Phishing Scams

Posted by Cee Cee on August 23, 2016 in Personal Thoughts |

I get these in my inbox daily! What drives me crazy is that it must be profitable and someone is falling prey or it wouldn’t continue. I decided to share this little masterpiece (I am sarcastic there in case you missed it!) and explain a bit on how to spot a phishing email.

What is a phishing (pronounced fishing) email? It is an email where a third party (someone we don’t know or do business with) sends you a message disguised as a second party (someone we do know or do business with) in an attempt to get you to provide personal information, like your bank account number, social security number or credit card information.  If you give them information, they can go shopping on your dime.

In this example, someone is pretending to be Amazon in hopes I will push the little button and give them my password for Amazon. Then they can access my account, place an order and have it delivered to their door.  In actuality, they send it to someone else’s door and watch for delivery, then nab it.  That way it can’t be traced to them and someone else gets the blame.  UGH!

sample phishing email

So how do I know it’s not from Amazon?  The fact that I don’t have an Amazon account would be a clue.  But let’s say I do.  Notice in the greeting they do not address me by name.  It says, “Hello, From Amazon!”  If this were a message from Amazon, and I had an account with them, they would address me by my name,  “Hello Mrs. Sarcastic!”  That is your first a big clue.  The next clue would come in the form of grammar.  Amazon and other financial institutions hire people and pay them good money to write grammatically correct messages.  In this example, the first sentence states, “You have entered wrong password for many times.”  I think a fourth grader would be able to correct that grammar. Let’s see if the second line is better!   “As our security measure, we need more informations from you.”  Are you seeing the pattern here?  If the grammar is poor, it’s a fake.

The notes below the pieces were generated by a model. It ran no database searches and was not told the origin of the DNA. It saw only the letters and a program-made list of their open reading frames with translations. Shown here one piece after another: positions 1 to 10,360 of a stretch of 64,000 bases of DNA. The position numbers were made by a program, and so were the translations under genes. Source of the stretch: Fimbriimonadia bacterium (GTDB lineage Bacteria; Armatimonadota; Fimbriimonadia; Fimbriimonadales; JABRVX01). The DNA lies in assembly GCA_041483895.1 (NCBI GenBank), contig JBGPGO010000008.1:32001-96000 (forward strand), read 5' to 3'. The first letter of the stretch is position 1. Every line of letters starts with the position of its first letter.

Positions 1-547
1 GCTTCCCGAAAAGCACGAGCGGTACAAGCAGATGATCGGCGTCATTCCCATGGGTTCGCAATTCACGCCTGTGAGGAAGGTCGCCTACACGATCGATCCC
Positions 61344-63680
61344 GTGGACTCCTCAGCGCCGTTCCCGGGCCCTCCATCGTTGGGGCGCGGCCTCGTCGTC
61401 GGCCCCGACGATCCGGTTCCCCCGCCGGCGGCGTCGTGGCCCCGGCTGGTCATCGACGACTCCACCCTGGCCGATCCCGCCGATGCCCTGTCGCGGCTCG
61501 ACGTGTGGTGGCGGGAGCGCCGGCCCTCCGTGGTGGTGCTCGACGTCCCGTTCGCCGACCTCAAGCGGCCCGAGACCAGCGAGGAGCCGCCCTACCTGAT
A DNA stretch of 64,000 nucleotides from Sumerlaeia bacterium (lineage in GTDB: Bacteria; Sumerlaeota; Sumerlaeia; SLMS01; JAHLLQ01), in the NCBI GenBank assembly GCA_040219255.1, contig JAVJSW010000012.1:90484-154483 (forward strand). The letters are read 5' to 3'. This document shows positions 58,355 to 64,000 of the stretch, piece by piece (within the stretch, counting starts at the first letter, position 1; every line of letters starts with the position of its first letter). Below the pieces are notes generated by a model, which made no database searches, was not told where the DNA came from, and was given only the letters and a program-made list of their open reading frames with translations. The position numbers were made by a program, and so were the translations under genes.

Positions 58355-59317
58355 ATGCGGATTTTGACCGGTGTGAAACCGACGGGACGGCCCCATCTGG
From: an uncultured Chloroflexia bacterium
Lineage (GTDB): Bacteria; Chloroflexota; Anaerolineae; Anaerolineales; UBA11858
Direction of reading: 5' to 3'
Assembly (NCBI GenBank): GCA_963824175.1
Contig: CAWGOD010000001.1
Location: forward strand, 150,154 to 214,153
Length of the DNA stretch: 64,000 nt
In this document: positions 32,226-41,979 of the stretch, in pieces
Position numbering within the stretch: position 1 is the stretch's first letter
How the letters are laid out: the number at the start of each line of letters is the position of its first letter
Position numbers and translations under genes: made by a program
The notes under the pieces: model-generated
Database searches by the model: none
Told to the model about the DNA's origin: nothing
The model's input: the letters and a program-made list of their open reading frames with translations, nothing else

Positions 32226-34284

So what can you do if you get these emails?  My first advice, “DO NOT CLICK ON ANY LINKS.”  There are two ways to handle the emails.

  1. One is to be proactive and attempt to help the organization that they are pretending to be.  This helps to protect others who may not be as savvy about the email as you are. If this is the route you chose, contact the company (In this case, I would go to Amazon.com and search for their phishing department.  When I put the words phishing email into their search engine, directions come up telling me to attach the email to another email and send to “stop-spoofing@amazon.com” It tells me they take it seriously.  Then leave it up to them to find out who is using their name and potentially causing harm to their customer.  Delete the email from your account.
  2. The second option is to just delete the message from your inbox and be done with it.

I find some companies to be very happy to get the information and give me every indication that they are working to stop it. They have departments that seek out these creeps and shut down their organization.  Other companies seem to be less appreciative.  I like to give them the option to deal with it and I choose not to do business with anyone who doesn’t take it seriously. The sad part is even after being shut down, these folks turn right around and set up other scams. And they set them up because they are successful in enough instances and enough people fall prey to them that is it profitable. I feel obligated to do what I can to stop it.

Steps to protect yourself:

  1. Do not open any links in an email that you do not expect.  I even question friends before opening their emails if I have something without an explanation.
  2. Do not reply to any unknown emails, this includes unsubscribing to the email.  It’s better to block them.
  3. Even if you suspect the email is valid, do not reply to the links.  Go directly to the website of the institution you do business with and make your adjustments from there.  Do not click on a link from an unknown email.
  4. Report suspect emails to the company they are posting as
  5. If you do fall prey, contact the “real” company immediately and let them know.  Change your password and add additional security to all of your accounts.


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1 Comment

  • Ranelle Golden says:

    This homeschool mom loves your site! Very easy to relate to and a great approach to life’s adventures. Also get these silly emails daily!

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